Friday, March 30, 2012

me, little

i realized today, while reading another blog, that although i've been pouring out who i am right now here, for everyone to see, i haven't told you where i come from.

i wrote about who i am, but i didn't write about how i got that way.

i've talked a lot about the path ahead of me, but i haven't given you a picture of the path that has led me to where i am right now.

so, that's what this is the start of. i don't know how many posts it will take, but i want you all to know who this crazy girl is and what has made her maybe a little different...

my story.
it's long, and when i write i tend to get a bit carried away.
since that's the case, i don't want to hit you with one massive, novel of a blog post. i guess i'm going to get all fancy here and start a "series."

here goes--

i was born in arkansas to a teacher/coach father and the epitome of the doting mother. i was the second baby, a little girl to follow the firstborn son.

 that's me there on the right--the one with the curls is my cousin. i was a little blonde haired, blue-eyed girl. definitely all-american, right?

we were definitely the all-american family. i was raised in church. right before i started kindergarten my family moved back "home" to the town both my parents grew up in and where the majority of my extended family still lived. my little sister was born in october of that year, the product in part of my mom hearing my prayers for God to send me a baby sister when she walked into my room one night.

in my hometown, pop got a job as the girls' basketball coach and a high school math teacher. i was blessed to get to have a mom who stayed home and was there to see us off in the morning and to welcome us home after school. we were carted to many ball games, and my mom says she watched my baby sister get passed from one end of the bleachers to the other at a home game one night.

there were many nights for many years that found me doing homework in the bleachers. my sister napped on a pallet of blankets between the bleacher rows many times. despite the late nights, we were still at church on sundays. pop was a deacon at the first baptist church in our hometown and worked with the RAs (a youth/missions group for guys) and my mom worked with the acteens (a group for 7-12th grade girls) and started children's church.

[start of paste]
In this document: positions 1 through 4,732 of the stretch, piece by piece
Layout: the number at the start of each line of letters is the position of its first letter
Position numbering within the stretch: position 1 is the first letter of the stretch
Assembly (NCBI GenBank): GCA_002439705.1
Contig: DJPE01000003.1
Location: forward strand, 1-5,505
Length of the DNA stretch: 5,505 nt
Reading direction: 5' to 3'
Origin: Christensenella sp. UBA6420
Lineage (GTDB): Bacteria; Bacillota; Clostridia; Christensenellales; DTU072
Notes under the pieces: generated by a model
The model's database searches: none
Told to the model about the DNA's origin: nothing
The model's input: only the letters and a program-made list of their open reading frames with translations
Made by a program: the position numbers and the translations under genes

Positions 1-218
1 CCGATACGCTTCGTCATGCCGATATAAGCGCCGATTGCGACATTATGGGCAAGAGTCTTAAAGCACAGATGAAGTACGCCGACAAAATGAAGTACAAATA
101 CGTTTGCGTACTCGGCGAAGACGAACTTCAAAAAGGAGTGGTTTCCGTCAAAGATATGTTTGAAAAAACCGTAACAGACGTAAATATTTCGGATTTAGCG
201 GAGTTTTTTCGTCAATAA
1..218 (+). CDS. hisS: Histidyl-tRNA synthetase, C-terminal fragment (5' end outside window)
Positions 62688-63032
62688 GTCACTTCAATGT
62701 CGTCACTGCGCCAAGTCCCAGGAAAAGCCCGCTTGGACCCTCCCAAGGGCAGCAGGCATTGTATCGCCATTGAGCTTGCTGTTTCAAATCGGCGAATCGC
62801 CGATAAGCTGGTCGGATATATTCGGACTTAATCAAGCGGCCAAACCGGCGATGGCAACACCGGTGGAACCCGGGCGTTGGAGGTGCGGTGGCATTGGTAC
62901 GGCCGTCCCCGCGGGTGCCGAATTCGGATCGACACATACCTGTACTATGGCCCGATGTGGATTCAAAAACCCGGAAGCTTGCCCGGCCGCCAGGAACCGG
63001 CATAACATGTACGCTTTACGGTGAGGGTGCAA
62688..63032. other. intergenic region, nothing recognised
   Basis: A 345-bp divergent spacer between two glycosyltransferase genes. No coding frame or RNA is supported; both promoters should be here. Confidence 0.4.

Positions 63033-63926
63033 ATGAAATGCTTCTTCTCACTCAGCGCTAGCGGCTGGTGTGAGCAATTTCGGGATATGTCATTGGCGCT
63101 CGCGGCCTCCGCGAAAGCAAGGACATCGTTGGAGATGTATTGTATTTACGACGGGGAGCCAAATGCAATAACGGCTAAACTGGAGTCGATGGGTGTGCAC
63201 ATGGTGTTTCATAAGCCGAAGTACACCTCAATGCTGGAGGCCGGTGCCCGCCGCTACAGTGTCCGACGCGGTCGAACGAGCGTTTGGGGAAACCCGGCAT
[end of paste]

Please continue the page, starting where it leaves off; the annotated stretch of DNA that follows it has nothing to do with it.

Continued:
i always knew what i call the "sunday school answer" for everything, and i don't remember a time when i wasn't singing "Jesus loves me" or memorizing bible verses. i always knew God loved me, and i don't remember a time when i didn't love Him.

it was during a revival that i actually asked Jesus into my heart. i was right about 9 years old, and as is the case in most baptist church revivals the visiting preacher was talking about sin and fire and brimstone (well, maybe not exactly in those terms, but you probably get the drift).

in my church, all the kids tended to sit together. our parents were smart--they knew not to let us out of their sight, so there were always two groups of kids filling the pews at the front of the church: one, the youth group, and the other was filled with all of us who were too young for youth group but old enough to think it was uncool to sit with your parents at church.

during the service, i moved back to sit with my mom. i remember her putting her arm around me while i wiped tears off of my face.

now remember, i was only 9. there weren't any deep dark secrets in my life. for that matter, there probably weren't any little light secrets, either. afterall, i lived in a small town of roughly 2,000 people and my dad was the coach. that doesn't lend itself to too many secrets.

that night, though, i realized that even if i didn't have anything society considered majorly bad in my life, my sins were separating me from God just as much as if i had been doing the things even a seriously corrupted world sees as bad.

for the first time, i knew that i couldn't spend eternity with God if i didn't ask Him to forgive me.
 unless i asked Jesus into my heart, i would spend all of eternity away from God.

i wasn't old enough to know much more than that, but that was enough. i went to the front and knelt down at the steps. i remember looking across and seeing the girl i had been sitting with kneeling up there, too.

there have been times when i've looked at this first part of my testimony and been...i'm not really sure what word i'm looking for. not really disappointed, but kind of along those lines. when we would go to church camps when i got into those teenage years, the speakers there would usually have what i saw as dramatic testimonies of their conversion.

i heard them talk about being saved from drugs or satanic beliefs or generally self-destructive lifestyles. i listened to these testimonies, and there was a little voice inside me saying, "yours isn't good enough. what were you pulled out of? how bad was a 9-year old little girl who was in church every time the doors opened? who will ever get anything from your testimony?" that voice was made a little louder by the fact that by that time i was a preacher's daughter, but i'll get into that later.

if i had known then that my testimony would change, that i would definitely have darkness come into my life that would become part of my story, i would have been begging to keep the squeaky-clean testimony of that little girl.

i warned you that this would get long, and i've definitely done a bit of rambling already. so, i guess this is where i'm going to stop for the moment.

i hope, when i get done with being long winded (maybe you can blame it on that whole "preacher's daughter thing i mentioned!) you'll have a little better understanding of who i was and by that of who i am. maybe as i write through this i'll even get a better idea myself...

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